APOE epsilon 4 influences the pathological phenotype of Alzheimer's disease by favouring cerebrovascular over parenchymal accumulation of A beta protein.Neuropathol Appl Neurobiol. 2003 Jun; 29(3):231-8.NA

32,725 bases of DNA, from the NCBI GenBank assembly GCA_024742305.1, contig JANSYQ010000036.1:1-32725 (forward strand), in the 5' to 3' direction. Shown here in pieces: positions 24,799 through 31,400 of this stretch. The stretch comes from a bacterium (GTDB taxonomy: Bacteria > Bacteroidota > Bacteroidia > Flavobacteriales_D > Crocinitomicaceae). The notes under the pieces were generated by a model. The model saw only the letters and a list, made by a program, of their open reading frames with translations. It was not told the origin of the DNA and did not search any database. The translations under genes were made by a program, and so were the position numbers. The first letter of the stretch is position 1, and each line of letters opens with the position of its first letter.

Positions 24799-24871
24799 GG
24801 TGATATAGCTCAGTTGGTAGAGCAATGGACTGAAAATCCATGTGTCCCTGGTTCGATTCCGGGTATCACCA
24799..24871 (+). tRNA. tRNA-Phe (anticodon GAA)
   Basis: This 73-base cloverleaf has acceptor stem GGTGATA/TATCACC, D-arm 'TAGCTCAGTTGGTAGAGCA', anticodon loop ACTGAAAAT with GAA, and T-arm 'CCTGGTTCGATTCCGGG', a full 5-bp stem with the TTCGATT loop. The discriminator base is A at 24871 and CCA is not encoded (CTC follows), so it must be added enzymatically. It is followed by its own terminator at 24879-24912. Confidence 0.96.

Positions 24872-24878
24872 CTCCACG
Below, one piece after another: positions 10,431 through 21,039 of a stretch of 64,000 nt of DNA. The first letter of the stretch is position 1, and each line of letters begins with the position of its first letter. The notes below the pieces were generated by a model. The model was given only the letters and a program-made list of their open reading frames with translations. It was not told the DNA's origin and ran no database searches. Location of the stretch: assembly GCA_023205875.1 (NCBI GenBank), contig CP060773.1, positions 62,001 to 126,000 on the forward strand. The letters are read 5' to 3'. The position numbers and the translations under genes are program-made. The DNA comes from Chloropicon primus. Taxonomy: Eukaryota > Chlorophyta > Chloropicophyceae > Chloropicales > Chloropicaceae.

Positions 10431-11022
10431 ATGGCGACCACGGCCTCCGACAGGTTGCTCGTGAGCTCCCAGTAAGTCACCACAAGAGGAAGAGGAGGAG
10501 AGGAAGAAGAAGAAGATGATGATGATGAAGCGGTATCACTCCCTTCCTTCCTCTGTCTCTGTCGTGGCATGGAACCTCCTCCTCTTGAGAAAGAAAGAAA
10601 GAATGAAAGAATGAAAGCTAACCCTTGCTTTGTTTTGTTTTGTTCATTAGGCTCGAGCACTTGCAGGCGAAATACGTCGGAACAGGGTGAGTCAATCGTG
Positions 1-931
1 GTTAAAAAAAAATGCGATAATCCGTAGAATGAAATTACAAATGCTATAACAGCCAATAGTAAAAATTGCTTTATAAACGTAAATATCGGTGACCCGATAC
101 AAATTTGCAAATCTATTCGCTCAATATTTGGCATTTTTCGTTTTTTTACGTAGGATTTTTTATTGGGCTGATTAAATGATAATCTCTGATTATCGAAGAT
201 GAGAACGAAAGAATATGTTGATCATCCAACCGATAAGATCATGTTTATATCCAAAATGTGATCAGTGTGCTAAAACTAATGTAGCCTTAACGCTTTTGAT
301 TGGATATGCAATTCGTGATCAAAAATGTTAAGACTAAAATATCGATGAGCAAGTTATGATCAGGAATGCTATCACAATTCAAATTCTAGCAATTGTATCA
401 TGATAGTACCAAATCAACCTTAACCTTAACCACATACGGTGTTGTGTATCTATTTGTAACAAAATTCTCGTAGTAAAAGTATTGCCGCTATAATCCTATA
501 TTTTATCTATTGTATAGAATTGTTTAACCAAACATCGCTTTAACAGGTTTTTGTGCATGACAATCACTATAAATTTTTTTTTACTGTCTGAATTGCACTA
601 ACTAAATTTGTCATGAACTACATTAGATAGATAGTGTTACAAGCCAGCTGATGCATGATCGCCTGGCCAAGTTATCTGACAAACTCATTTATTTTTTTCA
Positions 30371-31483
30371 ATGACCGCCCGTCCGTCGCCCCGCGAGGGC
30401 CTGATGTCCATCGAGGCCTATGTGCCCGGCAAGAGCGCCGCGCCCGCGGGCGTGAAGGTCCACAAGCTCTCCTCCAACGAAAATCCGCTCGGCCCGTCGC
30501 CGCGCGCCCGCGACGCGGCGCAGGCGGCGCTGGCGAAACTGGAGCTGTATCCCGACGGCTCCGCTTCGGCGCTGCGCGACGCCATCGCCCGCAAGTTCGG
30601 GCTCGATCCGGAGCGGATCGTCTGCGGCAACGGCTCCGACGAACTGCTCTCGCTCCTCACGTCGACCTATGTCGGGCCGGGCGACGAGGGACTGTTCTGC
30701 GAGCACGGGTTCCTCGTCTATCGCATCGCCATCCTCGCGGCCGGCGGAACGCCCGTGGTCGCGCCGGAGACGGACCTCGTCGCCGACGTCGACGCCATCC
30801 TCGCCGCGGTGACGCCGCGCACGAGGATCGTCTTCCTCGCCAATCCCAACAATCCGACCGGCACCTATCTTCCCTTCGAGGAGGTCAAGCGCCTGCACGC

The relative amounts of amyloid beta-protein (A beta) in cerebral blood vessels and parenchyma vary considerably amongst patients with Alzheimer's disease (AD). Although several mechanisms have been proposed to explain this variability, the underlying genetic and environmental determinants are still unclear, as are the functional consequences. Polymorphisms in APOE, the gene for apolipoprotein E (ApoE), influence the risk of developing AD and of deposition of A beta within the brain. We examined the relationship between the APOE genotype and the relative extent of accumulation of A beta as plaques within the cerebral parenchyma and in cortical blood vessels in the form of cerebral amyloid angiopathy (CAA), in autopsy brain tissue from 125 AD cases and from 53 elderly, neurologically normal controls of which 19 had CAA without other neuropathological features of AD. In the AD cases, we also assessed whether the severity of CAA was related to the age of onset and duration of dementia, risk factors for atherosclerotic vascular disease, and histologically demonstrable cerebral infarcts or foci of haemorrhage. The APOE genotype was determined by a standard polymerase chain reaction-based method. Paraffin sections of frontal, temporal and parietal lobes were immunolabelled for A beta and the parenchymal A beta load (total A beta minus vessel-associated A beta) was quantified by computer-assisted image analysis. CAA severity was scored for cortical and leptomeningeal vessels. The relevant clinical data were obtained from the database of the South West Brain Bank. In AD, we found the severity of CAA to be strongly associated with the number of epsilon 4 alleles (P < 0.0001) but the parenchymal A beta load to be independent of APOE genotype. Cases with severe CAA had a lower parenchymal A beta load than had those with moderate CAA (P = 0.003). Neither the severity of CAA nor the parenchymal A beta load correlated with age of onset, duration of disease or age at death, and the severity of CAA also did not correlate with the presence of cerebral infarcts or foci of haemorrhage. These findings indicate that possession of the APOE epsilon 4 allele favours vascular over parenchymal accumulation of A beta in AD. This may influence the pathogenesis of neurodegeneration in epsilon 4-associated AD.